At the risk of sounding like a parrot who is content to repeat what he hears without making a good story out of it, I will simply say very quickly that this temptation is most common when it comes to a kind of Christian subservience to the dominant culture. We all know how hard it is to “find the right time and the right way” of going beyond the words and concepts the dominant culture wants to hear. We all know what it is like to emphasize a steadily diminishing common ground in order to avoid confrontation or even embarrassment. In other words, we are always tempted to begin with the assumption that we cannot “win”.

This in itself is a reminder that if we are not motivated by “the glory of God and the salvation of souls”, then we will never go beyond that shrinking common ground at all. For as Christians we are called, each in our own way, to do exactly what St. Paul urged the new bishop Timothy to do:

I charge you in the presence of God and of Christ Jesus who is to judge the living and the dead, and by his appearing and his kingdom: preach the word, be urgent in season and out of season, convince, rebuke, and exhort, be unfailing in patience and in teaching. For the time is coming when people will not endure sound teaching, but having itching ears they will accumulate for themselves teachers to suit their own likings, and will turn away from listening to the truth and wander into myths. As for you, always be steady, endure suffering, do the work of an evangelist, fulfil your ministry. (2 Tim 4:1-5)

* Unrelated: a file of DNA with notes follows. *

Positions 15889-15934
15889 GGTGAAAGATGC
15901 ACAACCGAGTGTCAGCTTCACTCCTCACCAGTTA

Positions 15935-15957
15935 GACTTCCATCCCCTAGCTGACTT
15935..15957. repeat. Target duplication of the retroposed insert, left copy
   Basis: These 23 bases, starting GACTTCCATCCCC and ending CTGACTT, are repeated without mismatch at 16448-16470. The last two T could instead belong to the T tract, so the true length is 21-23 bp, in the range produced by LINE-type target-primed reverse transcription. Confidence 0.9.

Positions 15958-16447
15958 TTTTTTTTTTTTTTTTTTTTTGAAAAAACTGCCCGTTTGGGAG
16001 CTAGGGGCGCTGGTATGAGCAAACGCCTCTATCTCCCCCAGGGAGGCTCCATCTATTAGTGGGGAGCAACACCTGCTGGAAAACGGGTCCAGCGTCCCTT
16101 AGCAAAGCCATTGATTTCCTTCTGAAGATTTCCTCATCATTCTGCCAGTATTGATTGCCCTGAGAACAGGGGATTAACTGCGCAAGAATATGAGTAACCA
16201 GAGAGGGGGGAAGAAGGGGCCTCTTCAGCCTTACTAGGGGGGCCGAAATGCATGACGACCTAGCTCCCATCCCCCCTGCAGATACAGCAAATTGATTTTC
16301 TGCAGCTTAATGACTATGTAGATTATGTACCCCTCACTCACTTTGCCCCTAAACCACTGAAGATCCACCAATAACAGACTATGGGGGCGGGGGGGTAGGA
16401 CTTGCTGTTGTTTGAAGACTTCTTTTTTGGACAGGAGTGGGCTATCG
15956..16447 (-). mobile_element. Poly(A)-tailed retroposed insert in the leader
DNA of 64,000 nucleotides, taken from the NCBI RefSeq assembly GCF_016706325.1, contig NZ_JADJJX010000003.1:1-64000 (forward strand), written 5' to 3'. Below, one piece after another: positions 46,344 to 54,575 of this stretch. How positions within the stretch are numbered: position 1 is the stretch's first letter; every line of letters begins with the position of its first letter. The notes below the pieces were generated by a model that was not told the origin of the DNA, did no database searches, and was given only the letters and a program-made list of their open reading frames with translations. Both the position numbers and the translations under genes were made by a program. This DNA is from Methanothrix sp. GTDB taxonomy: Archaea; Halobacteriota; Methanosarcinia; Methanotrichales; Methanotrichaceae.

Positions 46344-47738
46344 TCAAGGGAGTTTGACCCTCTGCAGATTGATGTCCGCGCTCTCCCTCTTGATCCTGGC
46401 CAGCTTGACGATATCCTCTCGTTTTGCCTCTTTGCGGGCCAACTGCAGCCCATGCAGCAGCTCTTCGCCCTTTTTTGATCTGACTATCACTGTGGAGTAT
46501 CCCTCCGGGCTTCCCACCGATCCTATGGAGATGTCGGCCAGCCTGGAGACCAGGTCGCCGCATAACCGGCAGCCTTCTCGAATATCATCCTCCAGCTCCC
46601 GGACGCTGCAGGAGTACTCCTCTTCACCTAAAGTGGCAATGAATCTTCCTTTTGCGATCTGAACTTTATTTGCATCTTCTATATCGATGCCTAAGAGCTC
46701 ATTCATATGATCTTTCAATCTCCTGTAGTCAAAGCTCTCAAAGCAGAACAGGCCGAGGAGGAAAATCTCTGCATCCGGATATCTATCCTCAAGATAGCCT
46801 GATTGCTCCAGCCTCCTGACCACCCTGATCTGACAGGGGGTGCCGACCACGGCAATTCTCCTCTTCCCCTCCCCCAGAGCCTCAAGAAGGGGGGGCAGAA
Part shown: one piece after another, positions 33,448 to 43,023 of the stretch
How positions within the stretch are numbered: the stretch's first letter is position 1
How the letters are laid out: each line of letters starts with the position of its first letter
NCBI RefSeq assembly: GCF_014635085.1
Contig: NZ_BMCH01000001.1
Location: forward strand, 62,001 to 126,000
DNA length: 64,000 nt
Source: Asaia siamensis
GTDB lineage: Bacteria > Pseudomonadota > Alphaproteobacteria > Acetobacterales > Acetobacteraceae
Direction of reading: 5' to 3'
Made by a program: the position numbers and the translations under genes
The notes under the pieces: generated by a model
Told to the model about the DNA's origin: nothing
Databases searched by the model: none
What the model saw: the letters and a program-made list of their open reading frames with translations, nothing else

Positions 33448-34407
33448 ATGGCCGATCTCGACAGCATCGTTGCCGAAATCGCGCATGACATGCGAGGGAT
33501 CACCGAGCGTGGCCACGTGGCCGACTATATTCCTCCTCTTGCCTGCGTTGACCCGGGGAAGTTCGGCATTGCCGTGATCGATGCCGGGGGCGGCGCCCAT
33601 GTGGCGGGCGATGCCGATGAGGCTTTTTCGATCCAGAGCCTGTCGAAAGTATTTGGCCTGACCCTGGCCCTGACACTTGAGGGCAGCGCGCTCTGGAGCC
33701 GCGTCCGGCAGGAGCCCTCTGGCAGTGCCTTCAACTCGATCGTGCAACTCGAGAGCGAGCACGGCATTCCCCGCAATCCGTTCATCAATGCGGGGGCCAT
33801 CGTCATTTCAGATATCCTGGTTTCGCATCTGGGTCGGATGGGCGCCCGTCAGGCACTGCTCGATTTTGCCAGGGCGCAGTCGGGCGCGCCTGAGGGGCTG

The diplomacy of Christ

St. Paul, of course, had ample experience with the results of preaching the Gospel, not only with the joys of fostering faith in those who are receptive, but with the trials imposed by those who are not receptive. Interestingly, however, he associates particular “times of stress” with the “last days”, when men will love self and money, and become proud, arrogant, unholy, and haters of the good (cf. 2 Tim 3: 2-5).

I suspect the “last days” in Scripture often refers to ordinary days in the lives of those who reject the Gospel, and Paul warns us to avoid such people. But we must never forget those for whom these days may not be their last, that is, those who have had little opportunity to know any better, and who may not be willfully devoted to evil. It is precisely our willingness to proclaim the Gospel—rather than simply to base relationships on what is currently believed by others—that gives others a chance to put an end to an otherwise interminable frustration, by finding joy in Christ.

For as St. Paul wrote to the Romans:

“[E]very one who calls upon the name of the Lord will be saved.” But how are men to call upon him in whom they have not believed? And how are they to believe in him of whom they have never heard? And how are they to hear without a preacher? And how can men preach unless they are sent? As it is written, “How beautiful are the feet of those who preach good news!” [Rom 10:13-15]

The Church is not called in the first place to diplomacy. Nor are Christians made new as priests, diplomats and kings: Not diplomats but prophets. Diplomacy bears God’s fruit, then, only in the light of a prophetic grace. It is a human tool which proves its worth in the service of the gospel of Christ:

So we are ambassadors for Christ, God making his appeal through us. We beseech you on behalf of Christ, be reconciled to God. [2 Cor 5:20]

Jeffrey Mirus holds a Ph.D. in intellectual history from Princeton University. A co-founder of Christendom College, he also pioneered Catholic Internet services. He is the founder of Trinity Communications and See full bio.